The last few weeks haven’t been ideal for Brent van Doninck as the team he signed a deal with at the start of the season – 8Biano Husqvarna decided to stop the team leaving him without a ride.
Thankfully, the talented Belgian has picked up a ride with the DIGA-Procross team for the rest of the season which means he’ll still be able to contest the full season.
We caught up with Brent to discuss the last few weeks and his injury troubles without his career.
Gatedrop: Let’s start with the 8Biano Husqvarna situation, it was the team’s last GP in Germany, when did you find out and where you shocked by it?
Brent van Doninck: They told me already from Latvia that they were discussing about maybe to stop the team. But there was nothing 100% decided but it was a question mark. Every weekend we went to the race like it might be the last or if they’d keep on going. After the German GP I was a little bit shocked because Husqvarna told me it might be the last race but then Nikki, the boss from 8Biano, he told me no, I want to keep going with the team. After the second moto after we finished the race, I just took my helmet off and then they picked up all the bikes already.
They came into the team with 4-5 guys that came to pick up all th stuff and that was it. At that moment, I was a little bit shocked and scared because I didn’t have something else.
Pretty quick, Justin Amian from DIGA-Procross called me so I went straight to Cologne were the team is based. He offered me a really good deal for the rest of the season so I signed directly with them.
Gatedrop: Obvioulsy you’ve a new team now and everything is okay again but you commited with the 8Biano team for a full season, from your point of view the team stopping must have been disappointing. When you sign a year contract you at least expect the team to last the season!
Brent van Doninck: I started riding really late in February, I mean even in February nothing was ready. I still had to wait for a bike and the suspension or whatever, it was too late to have everything even in February. Already in the first few weeks I saw that things were a mess in the team – there was no organisation or structure. He promised me a lot of parts for at home, just enough for training but at home I didn’t have enough parts. The bike was looking like it was two or three years old (laughs), everything was just finished on the bike.
Gatedrop: Going back to your winter, I believe you had four operations and then rode Argentina. Just how frustrating was that for you, it’s not the first winter you’ve had problems!
Brent van Doninck: It’s really frustrating. In my career already I’ve already had a lot of bad luck with injuries and especially last year. It wasn’t really planned. I torn my ligaments in my wrist in Russia last year.
At the first moment they didn’t see that I torn them because they said everything looked fine on the X-Ray. I kept riding all season but then I was struggling with it, it hurts and it hurts. At the end of the season I got a second opinion. They then spotted that I torn my ligaments and I had the surgery. For a long time I as out, I had to do it three times. I also had a really bad hospital infection so I had to start from zero physically.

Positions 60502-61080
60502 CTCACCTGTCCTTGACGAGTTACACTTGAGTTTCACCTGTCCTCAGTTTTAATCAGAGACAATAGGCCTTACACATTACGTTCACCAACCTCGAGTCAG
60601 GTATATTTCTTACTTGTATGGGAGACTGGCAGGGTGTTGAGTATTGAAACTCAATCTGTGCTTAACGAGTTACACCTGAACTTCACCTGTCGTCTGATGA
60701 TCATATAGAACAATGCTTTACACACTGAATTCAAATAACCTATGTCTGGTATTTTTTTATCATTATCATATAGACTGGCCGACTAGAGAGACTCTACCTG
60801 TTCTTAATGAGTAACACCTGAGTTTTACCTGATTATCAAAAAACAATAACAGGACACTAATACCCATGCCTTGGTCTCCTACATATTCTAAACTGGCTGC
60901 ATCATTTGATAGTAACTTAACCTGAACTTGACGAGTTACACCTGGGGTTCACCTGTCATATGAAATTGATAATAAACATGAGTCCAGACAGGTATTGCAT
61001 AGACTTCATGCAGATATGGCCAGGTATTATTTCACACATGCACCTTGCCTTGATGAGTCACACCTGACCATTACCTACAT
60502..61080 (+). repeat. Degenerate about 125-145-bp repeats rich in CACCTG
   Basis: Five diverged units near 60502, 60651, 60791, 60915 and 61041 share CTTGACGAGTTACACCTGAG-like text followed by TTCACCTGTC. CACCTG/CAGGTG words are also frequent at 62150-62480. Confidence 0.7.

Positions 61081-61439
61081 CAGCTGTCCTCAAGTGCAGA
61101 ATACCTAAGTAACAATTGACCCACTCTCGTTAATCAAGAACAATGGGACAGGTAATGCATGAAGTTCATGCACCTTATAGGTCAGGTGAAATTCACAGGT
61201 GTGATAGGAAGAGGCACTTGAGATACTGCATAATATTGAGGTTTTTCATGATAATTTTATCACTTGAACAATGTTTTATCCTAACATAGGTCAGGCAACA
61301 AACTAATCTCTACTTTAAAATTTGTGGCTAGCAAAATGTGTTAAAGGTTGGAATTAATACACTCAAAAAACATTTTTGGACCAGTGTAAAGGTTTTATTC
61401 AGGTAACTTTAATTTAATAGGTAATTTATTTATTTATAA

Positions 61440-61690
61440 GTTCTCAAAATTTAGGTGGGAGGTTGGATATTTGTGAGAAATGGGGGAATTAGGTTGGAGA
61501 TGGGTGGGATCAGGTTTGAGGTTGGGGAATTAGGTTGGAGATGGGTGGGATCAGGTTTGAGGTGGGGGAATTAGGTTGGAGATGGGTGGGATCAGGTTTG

I was so weak and also I had a small surgery in my knee also. So yeah, as you can see I didn’t have any training during the winter time. Argentina, it was better to stay at home, even Valkenswaard was still a little bit too early. I also got sick there that weekend too. The first weeks were not good, dealing with the results mentally is hard to accept this, you know. I want to be at the front and it was hard to accept not being fully fit.
In this team now I feel really motivated, there’s still a long season to go and I think I can show some really good results this year now.
Gatedrop: When you look back to last year, you had a lot of problems but you ended up finishing tenth in the world. When you look back now are you happy with that considering the problems? Also, where you disappointed Kemea Yamaha didn’t keep you?
Brent van Doninck: Yeah, I think last year could have been much better. I think I had six zero’s or something like that. I mean if I just some decent points instead of six zero’s, for sure I’d have been close to the top five.
I think sixth or seventh maybe. With Kemea, it was an awesome team. I don’t blame them for anything, it’s a hard world. They don’t always think about injuries, they just want to see results. Maybe that’s why but we are still friends. I still talk with Hans the team owner a lot.
Gatedrop: How far off do you think you are off being the Brent van Doninck we know you can be? Germany looked like it might have been a step in the right direction for you.
Brent van Doninck: Yeah, from Russia and maybe Portugal, I started feeling better and better. Russia was pretty good, I was tenth in the second moto. Germany was also better. But like I said, with my mind not in the right place with the team maybe stopping, it’s hard. S**t was going on and I wasn’t feeling happy with the 8Biano team because I wasn’t sure on my future. Your mind needs to be in the right place and I know with this team it will be.
Gatedrop: You mentioned your future there, I know next year is your last year in the MX2 World Championship. In that sense there’s a bit of pressure on your shoulders to get results now to secure a ride for next year as it will be vital for you!
Brent van Doninck: Yeah, next year is my last year in the MX2 class, I’ve still one more year to go. I want to make the best of it of course because it’s my last year. For sure I want to be on a good bike but there’s still 11 GP’s this year.
There’s 22 moto’s to show what you have. Hopefully I can sign a good deal for next year and make the best of it.